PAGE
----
So all in all, I don’t tend to have a problem with price as it tends to always be cheaper and even the supplements you may want to take as a ‘just incase’ or meal replacement don’t tend to be more expensive than any dairy based products. India, Vietnam and Cambodia are all countries I have trekked in jungles and mountains and all three have been cheaper and very accessible on a vegan diet. I must admit that Europe, even though greatly changing towards Vegan now, is a more difficult area for keeping a strong diet. It will come at a higher price although everything is more expensive so the comparison is practically nill. But the main issues is the fact a lot of these countries don’t cater well on a vegan diet. I have been in many European restaurants that have served no Vegan options and shopping for supplies has also been quite difficult. The best advice I can give you is to research your country ahead. I have been faced with some of the worse scenarios on a Vegan diet. In the Himalayas around 5000m I was hit with altitude sickness badly and I had to keep my calories high just to stop from vomiting and to trek further down. It lasted four days and I did have to switch to a vegetarian diet. For most vegans, this is undreamt of to do but other than in the hidden Himalayas, I haven’t had to do this often.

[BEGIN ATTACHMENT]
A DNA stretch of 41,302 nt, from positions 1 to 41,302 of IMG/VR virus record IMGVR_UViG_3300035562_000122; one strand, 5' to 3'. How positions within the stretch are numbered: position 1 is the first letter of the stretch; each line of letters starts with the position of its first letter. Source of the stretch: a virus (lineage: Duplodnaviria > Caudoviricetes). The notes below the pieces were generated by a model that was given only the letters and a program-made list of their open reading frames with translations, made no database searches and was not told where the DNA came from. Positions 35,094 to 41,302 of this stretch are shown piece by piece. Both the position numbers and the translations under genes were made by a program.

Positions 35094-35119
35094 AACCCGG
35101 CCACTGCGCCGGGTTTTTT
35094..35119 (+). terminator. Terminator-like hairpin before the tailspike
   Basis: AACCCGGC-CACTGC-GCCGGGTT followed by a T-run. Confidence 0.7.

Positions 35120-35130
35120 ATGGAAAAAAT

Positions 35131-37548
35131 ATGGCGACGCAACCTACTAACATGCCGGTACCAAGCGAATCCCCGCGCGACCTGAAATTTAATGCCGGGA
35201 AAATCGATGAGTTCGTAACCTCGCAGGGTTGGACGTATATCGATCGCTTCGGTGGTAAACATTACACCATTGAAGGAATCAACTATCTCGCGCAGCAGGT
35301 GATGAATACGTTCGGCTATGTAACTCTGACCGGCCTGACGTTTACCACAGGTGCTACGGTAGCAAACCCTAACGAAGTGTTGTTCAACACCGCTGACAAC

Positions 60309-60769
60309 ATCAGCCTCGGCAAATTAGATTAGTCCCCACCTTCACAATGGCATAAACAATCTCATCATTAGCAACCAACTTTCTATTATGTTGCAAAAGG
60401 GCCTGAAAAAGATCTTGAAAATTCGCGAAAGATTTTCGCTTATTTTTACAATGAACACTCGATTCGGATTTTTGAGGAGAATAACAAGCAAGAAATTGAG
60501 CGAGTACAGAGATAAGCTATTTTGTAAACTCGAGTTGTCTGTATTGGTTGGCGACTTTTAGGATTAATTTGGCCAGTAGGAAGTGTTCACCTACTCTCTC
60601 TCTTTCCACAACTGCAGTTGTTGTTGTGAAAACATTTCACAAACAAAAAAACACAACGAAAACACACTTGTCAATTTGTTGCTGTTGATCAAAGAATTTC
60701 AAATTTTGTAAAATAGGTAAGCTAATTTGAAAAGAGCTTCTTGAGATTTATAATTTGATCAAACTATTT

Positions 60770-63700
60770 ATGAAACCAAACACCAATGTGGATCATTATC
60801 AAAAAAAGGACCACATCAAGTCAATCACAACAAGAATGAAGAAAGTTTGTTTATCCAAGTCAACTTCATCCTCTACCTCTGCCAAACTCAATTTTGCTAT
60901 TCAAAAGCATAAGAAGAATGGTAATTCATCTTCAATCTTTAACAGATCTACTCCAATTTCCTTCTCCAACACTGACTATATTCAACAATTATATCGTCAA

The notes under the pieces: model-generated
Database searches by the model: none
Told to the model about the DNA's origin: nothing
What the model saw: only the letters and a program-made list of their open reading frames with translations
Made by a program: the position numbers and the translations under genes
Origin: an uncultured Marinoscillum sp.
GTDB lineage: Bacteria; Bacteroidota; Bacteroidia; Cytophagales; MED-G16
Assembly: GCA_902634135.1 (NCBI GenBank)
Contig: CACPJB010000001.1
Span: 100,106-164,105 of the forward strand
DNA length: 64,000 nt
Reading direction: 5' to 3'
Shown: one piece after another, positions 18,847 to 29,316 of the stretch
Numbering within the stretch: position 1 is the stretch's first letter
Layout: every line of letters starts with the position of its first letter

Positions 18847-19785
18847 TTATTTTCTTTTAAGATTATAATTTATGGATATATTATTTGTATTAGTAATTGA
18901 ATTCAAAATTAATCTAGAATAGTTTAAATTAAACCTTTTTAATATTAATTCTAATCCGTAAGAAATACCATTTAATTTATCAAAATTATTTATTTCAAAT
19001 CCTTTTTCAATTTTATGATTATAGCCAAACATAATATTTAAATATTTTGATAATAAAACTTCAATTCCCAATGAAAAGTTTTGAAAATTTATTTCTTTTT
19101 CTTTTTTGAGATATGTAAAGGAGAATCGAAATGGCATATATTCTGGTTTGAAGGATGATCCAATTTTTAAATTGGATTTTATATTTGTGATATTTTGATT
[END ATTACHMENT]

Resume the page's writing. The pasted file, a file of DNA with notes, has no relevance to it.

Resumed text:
I will 100% say that a Vegan diet can be as practical and as cost effective as a meat and dairy diet. The only issue’s you may face will be to keep to a healthy diet and shopping around more (but when on a budget, all of us adventures tend to do that a fair amount). I highly recommend training hard at home before going on your big adventure, understanding how your body copes with the stress and seeing how affectively it is recovering on your current diet. It gives you a very good idea on how to manage yourself when travelling and challenging yourself. Even experiment on a slightly more Raw Vegan diet as this will make it so much easier and practical to eat whilst travelling, check out the infamous Rich Roll endurance athlete. He is one of my biggest role models for endurance and he is mostly raw vegan completing Ironman and Ultraman events. I go more raw vegan towards my marathon races and longer events and it helps with my body recovering a lot more.

Good Luck! I hope this can be of help and I know you’ll have an amazing adventure, I am envious just talking about it.

Jago Hartland - say thanks to Jago in the comments below, and follow him on Facebook or Instagram

How and where do you light a campfire?

Where and how do you light a campfire? Really would like mini adventure with my children. Never done this. I live in Scotland. :)
- Morag Howey